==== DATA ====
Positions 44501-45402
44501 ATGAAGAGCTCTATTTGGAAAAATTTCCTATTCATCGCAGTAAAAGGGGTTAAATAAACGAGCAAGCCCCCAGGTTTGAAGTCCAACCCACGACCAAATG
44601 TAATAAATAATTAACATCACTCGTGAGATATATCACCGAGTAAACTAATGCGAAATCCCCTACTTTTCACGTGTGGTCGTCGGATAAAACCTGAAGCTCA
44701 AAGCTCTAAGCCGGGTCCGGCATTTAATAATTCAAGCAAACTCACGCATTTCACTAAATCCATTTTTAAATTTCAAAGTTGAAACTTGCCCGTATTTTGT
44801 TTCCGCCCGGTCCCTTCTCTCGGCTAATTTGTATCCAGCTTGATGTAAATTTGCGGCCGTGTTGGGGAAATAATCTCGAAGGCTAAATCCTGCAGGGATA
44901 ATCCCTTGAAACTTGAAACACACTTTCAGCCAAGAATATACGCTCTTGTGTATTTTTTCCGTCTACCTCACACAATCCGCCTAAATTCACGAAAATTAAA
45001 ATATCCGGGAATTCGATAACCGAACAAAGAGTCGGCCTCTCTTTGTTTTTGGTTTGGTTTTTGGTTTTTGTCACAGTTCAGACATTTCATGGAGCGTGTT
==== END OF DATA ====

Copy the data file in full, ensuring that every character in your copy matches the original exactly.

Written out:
Positions 44501-45402
44501 ATGAAGAGCTCTATTTGGAAAAATTTCCTATTCATCGCAGTAAAAGGGGTTAAATAAACGAGCAAGCCCCCAGGTTTGAAGTCCAACCCACGACCAAATG
44601 TAATAAATAATTAACATCACTCGTGAGATATATCACCGAGTAAACTAATGCGAAATCCCCTACTTTTCACGTGTGGTCGTCGGATAAAACCTGAAGCTCA
44701 AAGCTCTAAGCCGGGTCCGGCATTTAATAATTCAAGCAAACTCACGCATTTCACTAAATCCATTTTTAAATTTCAAAGTTGAAACTTGCCCGTATTTTGT
44801 TTCCGCCCGGTCCCTTCTCTCGGCTAATTTGTATCCAGCTTGATGTAAATTTGCGGCCGTGTTGGGGAAATAATCTCGAAGGCTAAATCCTGCAGGGATA
44901 ATCCCTTGAAACTTGAAACACACTTTCAGCCAAGAATATACGCTCTTGTGTATTTTTTCCGTCTACCTCACACAATCCGCCTAAATTCACGAAAATTAAA
45001 ATATCCGGGAATTCGATAACCGAACAAAGAGTCGGCCTCTCTTTGTTTTTGGTTTGGTTTTTGGTTTTTGTCACAGTTCAGACATTTCATGGAGCGTGTT